Recently in our forums, a question about replacing the window washer pump on a 2007 Honda Accord was asked. Window washers not "squirting" the windshield is a relatively common issue and the Honda line of sedans and hatchbacks (Accord, Civic, etc) are good examples of everyday cars that might have this problem, it created an opportunity for us to go through a quick how-to for diagnosis and repair.
First, diagnose the problem
If your windshield washer is not squirting onto the windscreen, it is both an annoyance and a safety issue. To find out the trouble, you'll have to do some basic detective work.
Many DIY mechanics automatically assume it's the washer pump not working. We all know what ASS-U-ME means. These little submersible pumps used on vehicles from the 1990s through to today are tough little units and fairly indestructible. As Big Block 409 says:
"A STOUT submersible window washer pump that is self priming!!!! REALLY has LITTLE to NO failure rate!!!!! Don't buy or replace it till you post EXACTLY what the problem is???"
His point is, this is the least likely of your problems. Three things are commonly the issue:
1) no fluid in the windshield washer reservoir
2) a blocked or disconnected washer line
3) an electrical problem between the activation switch on the steering column and the pump
So to start with, check fluid levels. Is the reservoir filled to the "full" line and well above the "minimum" line? If you can't see the lines, look down the filler neck and look at the current fluid levels (it's usually blue or orange). Add more if you're unsure and then try the washers again.
If that is not the issue, then trace the washer lines from the pump (usually coming out of the side of the reservoir, towards the bottom) and trace them from there around to the firewall and into the hood. Look for breaks, leaks, or missing line. Check all of the connections to be sure they're fitted and tight.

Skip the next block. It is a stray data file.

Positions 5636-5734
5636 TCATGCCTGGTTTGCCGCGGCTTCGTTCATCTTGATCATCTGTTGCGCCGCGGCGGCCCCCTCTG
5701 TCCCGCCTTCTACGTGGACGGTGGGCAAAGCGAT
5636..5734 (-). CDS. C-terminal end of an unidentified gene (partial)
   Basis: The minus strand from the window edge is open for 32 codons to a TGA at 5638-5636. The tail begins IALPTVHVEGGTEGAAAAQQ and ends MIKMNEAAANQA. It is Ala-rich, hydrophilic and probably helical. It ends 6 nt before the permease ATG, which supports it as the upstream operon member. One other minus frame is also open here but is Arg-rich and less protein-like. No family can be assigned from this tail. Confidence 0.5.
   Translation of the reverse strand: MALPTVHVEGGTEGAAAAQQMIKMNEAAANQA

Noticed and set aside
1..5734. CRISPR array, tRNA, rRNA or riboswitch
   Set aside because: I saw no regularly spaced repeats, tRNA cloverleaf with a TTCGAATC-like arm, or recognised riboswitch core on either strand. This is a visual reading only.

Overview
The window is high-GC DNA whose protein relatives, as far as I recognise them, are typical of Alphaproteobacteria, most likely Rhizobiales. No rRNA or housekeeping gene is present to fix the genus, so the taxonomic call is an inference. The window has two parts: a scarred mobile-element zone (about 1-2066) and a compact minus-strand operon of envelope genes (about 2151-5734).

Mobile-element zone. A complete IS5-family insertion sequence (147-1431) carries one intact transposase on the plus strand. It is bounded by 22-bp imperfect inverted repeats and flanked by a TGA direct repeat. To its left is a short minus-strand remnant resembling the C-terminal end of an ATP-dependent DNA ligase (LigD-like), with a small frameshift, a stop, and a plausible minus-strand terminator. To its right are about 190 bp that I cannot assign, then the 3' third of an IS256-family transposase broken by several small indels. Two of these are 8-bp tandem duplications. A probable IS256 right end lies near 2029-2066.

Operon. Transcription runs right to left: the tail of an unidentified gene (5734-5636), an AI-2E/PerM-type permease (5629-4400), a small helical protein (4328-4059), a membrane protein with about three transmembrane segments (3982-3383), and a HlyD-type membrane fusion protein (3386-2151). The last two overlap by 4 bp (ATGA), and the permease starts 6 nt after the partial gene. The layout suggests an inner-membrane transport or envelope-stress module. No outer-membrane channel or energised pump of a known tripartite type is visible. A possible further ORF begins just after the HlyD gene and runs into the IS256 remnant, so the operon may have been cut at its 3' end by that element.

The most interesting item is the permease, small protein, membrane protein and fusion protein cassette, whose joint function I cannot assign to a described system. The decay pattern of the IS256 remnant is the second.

If all is well, disconnect them at each junction, starting at the beginning, and attempt to blow through them as you or a partner feel for air at the nozzle. If you get nothing from the first attempt (at the pump), reconnect and go to the next fitting and try it there. Progress through until you figure out which section is blocked. Most blockages are in the fittings that connect sections of hose rather than the hoses themselves, so once you've narrowed down the blockage area, continue tracing until you find the actual blockage.
Depending on where the blockage is, you can use hair pins, needles, or other small tools that can easily get inside and try to remove the blockage. Then reconnect everything and try it again.
Electrical problems are similarly traced. Start at the pump and work backwards, as this is easiest. Try running your own straight connection from the battery to the pump to see that the pump is working (if not, that's obviously your problem). If so, use a meter to "walk" along the wiring from one coupling to the next, looking for the loss. Once you find it, repair as necessary.
Often, getting to the pump requires removing the inner fender nearest the reservoir or by removing the reservoir itself, which will be mounted to the engine compartment with 2 or 3 bolts. Different models have different placements and mounting, so refer to your owner's manual or repair handbook for details.